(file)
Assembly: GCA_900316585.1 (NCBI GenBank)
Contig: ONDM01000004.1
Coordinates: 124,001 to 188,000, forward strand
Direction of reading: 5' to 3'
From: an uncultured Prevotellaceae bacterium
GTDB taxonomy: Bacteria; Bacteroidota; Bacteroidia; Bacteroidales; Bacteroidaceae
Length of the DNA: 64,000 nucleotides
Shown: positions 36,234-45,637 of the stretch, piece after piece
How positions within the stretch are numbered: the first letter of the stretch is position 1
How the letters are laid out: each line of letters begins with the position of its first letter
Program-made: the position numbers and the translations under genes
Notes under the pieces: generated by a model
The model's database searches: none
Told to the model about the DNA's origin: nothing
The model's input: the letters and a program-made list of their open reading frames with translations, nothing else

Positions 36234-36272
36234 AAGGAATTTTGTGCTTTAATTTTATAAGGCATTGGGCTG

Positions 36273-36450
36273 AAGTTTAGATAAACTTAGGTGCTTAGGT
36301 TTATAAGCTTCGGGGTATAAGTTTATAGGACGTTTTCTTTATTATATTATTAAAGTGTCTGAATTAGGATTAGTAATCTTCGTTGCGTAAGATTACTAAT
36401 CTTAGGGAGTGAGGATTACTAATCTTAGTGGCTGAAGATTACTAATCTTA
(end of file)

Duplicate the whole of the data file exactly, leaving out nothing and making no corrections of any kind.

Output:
Assembly: GCA_900316585.1 (NCBI GenBank)
Contig: ONDM01000004.1
Coordinates: 124,001 to 188,000, forward strand
Direction of reading: 5' to 3'
From: an uncultured Prevotellaceae bacterium
GTDB taxonomy: Bacteria; Bacteroidota; Bacteroidia; Bacteroidales; Bacteroidaceae
Length of the DNA: 64,000 nucleotides
Shown: positions 36,234-45,637 of the stretch, piece after piece
How positions within the stretch are numbered: the first letter of the stretch is position 1
How the letters are laid out: each line of letters begins with the position of its first letter
Program-made: the position numbers and the translations under genes
Notes under the pieces: generated by a model
The model's database searches: none
Told to the model about the DNA's origin: nothing
The model's input: the letters and a program-made list of their open reading frames with translations, nothing else

Positions 36234-36272
36234 AAGGAATTTTGTGCTTTAATTTTATAAGGCATTGGGCTG

Positions 36273-36450
36273 AAGTTTAGATAAACTTAGGTGCTTAGGT
36301 TTATAAGCTTCGGGGTATAAGTTTATAGGACGTTTTCTTTATTATATTATTAAAGTGTCTGAATTAGGATTAGTAATCTTCGTTGCGTAAGATTACTAAT
36401 CTTAGGGAGTGAGGATTACTAATCTTAGTGGCTGAAGATTACTAATCTTA